All of the above Nisbet stated in just two of the six chapters of the dissertation. Chapters 3-5 examined Bonald, Lamennais, Comte, LePlay, and Durkheim’s reaction to the French Revolution and their attempt—in theory and practice—to revive the intermediary group within French society. In summary, Nisbet wrote:
From Bonald to Durkheim, the theory was associated with a re-assertion of the spiritual and moral aspects of society. It was Bonald’s denial of the right of the state to control the Church, and his insistence that religion is the constituent principle of society, which initiated the theory of the social group. Each of the theorists who followed Bonald, from Lamennais to Durkheim, continued to emphasize the spiritual or moral nature of society.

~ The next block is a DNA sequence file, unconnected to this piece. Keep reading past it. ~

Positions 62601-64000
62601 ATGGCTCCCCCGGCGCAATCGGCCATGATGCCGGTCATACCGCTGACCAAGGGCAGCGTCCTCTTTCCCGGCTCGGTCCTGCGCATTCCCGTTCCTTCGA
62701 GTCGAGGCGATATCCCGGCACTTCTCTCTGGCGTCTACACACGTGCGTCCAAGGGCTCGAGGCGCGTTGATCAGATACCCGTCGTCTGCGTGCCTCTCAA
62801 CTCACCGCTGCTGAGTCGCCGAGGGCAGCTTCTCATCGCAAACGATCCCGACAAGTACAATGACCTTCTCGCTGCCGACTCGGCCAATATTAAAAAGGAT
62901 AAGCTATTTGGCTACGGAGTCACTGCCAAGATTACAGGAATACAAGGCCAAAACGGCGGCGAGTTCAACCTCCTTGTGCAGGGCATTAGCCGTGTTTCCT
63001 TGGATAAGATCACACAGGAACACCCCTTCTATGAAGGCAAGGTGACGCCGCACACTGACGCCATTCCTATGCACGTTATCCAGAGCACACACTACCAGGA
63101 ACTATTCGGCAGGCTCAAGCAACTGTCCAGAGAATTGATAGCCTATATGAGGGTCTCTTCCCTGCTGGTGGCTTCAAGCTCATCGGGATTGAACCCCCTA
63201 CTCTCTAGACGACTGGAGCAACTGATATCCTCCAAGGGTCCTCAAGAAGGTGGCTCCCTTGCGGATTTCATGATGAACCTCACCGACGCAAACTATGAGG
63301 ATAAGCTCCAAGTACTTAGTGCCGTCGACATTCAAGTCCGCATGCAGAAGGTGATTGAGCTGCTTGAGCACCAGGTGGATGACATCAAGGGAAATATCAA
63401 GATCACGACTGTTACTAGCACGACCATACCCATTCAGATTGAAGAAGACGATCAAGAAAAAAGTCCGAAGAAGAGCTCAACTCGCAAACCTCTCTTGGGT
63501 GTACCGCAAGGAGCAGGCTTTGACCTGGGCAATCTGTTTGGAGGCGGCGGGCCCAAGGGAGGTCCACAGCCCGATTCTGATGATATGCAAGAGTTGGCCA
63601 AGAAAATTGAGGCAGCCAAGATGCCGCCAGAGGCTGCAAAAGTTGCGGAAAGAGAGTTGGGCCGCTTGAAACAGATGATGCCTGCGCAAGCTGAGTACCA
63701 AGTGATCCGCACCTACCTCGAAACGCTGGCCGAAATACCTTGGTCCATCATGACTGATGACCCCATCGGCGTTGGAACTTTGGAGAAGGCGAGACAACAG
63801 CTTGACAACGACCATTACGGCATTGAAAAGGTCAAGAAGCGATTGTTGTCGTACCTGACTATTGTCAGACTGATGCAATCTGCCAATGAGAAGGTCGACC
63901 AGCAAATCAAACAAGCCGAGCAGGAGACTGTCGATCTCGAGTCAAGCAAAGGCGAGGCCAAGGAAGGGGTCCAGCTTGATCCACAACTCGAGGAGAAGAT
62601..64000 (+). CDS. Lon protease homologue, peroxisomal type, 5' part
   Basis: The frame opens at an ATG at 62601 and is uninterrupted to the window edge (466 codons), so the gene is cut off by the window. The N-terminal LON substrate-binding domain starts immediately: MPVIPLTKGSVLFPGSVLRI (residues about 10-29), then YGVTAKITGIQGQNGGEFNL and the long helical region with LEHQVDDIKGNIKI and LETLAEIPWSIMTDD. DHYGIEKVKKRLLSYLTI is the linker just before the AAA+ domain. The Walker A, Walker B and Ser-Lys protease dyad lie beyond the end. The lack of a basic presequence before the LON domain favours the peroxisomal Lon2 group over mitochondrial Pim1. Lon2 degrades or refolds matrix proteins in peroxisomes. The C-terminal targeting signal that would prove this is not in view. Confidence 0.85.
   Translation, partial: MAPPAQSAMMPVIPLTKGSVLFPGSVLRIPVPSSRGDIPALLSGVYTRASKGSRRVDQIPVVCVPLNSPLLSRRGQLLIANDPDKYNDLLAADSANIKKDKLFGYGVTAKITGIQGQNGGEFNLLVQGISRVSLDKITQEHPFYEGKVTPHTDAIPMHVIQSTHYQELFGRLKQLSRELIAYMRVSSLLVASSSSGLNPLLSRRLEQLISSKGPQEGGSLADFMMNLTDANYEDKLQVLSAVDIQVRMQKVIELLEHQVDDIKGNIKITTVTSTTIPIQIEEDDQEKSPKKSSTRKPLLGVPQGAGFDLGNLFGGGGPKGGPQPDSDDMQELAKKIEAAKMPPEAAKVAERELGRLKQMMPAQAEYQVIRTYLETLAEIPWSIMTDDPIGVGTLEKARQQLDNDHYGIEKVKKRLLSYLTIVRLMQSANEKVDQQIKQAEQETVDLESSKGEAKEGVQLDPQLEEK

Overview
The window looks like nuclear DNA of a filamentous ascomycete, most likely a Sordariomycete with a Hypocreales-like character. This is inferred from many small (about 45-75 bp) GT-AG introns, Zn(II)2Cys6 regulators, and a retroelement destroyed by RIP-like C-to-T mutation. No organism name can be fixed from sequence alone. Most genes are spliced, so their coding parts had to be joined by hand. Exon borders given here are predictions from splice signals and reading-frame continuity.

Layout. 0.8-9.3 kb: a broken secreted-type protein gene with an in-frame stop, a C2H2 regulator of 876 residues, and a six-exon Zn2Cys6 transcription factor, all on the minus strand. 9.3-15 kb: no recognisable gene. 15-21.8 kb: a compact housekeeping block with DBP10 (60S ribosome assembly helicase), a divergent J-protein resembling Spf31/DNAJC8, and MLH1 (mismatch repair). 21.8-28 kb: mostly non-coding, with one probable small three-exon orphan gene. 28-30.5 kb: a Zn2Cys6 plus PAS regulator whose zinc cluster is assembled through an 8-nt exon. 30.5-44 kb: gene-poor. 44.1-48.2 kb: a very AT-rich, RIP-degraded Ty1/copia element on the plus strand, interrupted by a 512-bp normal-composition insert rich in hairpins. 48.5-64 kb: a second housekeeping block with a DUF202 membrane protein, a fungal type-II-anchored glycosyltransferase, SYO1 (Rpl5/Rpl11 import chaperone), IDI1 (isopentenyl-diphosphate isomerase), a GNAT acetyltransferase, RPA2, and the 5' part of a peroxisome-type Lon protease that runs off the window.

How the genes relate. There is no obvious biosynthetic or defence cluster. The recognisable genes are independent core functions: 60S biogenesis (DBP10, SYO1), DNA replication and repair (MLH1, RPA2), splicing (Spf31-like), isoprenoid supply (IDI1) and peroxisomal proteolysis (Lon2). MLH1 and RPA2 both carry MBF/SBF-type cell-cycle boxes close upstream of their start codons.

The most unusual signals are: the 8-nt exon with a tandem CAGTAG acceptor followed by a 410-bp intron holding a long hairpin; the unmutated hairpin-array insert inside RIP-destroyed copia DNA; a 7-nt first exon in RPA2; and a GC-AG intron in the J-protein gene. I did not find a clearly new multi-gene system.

In their attacks on the motivations and results of the French Revolution, the French conservatives of the nineteenth century attempted to counter the supremacy of the individual and the state, and they recalled fondly medieval decentralization and lack of governance by any single political body. These conservatives sought to re-invigorate personalism and the individual drive for excellence rather than conformity.
This essay is the second in a two-part series on Robert Nisbet’s dissertation. The first may be read here.
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 Robert Nisbet, “Preface,” The Social Group in French Thought, ii.
 Ibid., v.
 Nisbet, The Social Group in French Thought, 4-5.
 Ibid., 8.
 Ibid., 12-13.
 Ibid., 15.
 Nisbet, The Social Group in French Thought, 21. “Emasculated” is Nisbet, The Social Group in French Thought, 27.
 Nisbet, The Social Group in French Thought, 32.
 Ibid., 71.
 Ibid., 80.
 Ibid., 81.
 Jean-Jacques Rousseau, The Social Contract and Other Later Political Writings, ed. by Victor Gourevitch (New York: Cambridge University Press, 1997), 50.
 Nisbet, The Social Group in French Thought, 98
 Ibid., 241.
The featured image is “Club of Patriotic Women in a Church” (1793) by Chérieux and is in the public domain, courtesy of Wikimedia Commons. It has been brightened for clarity.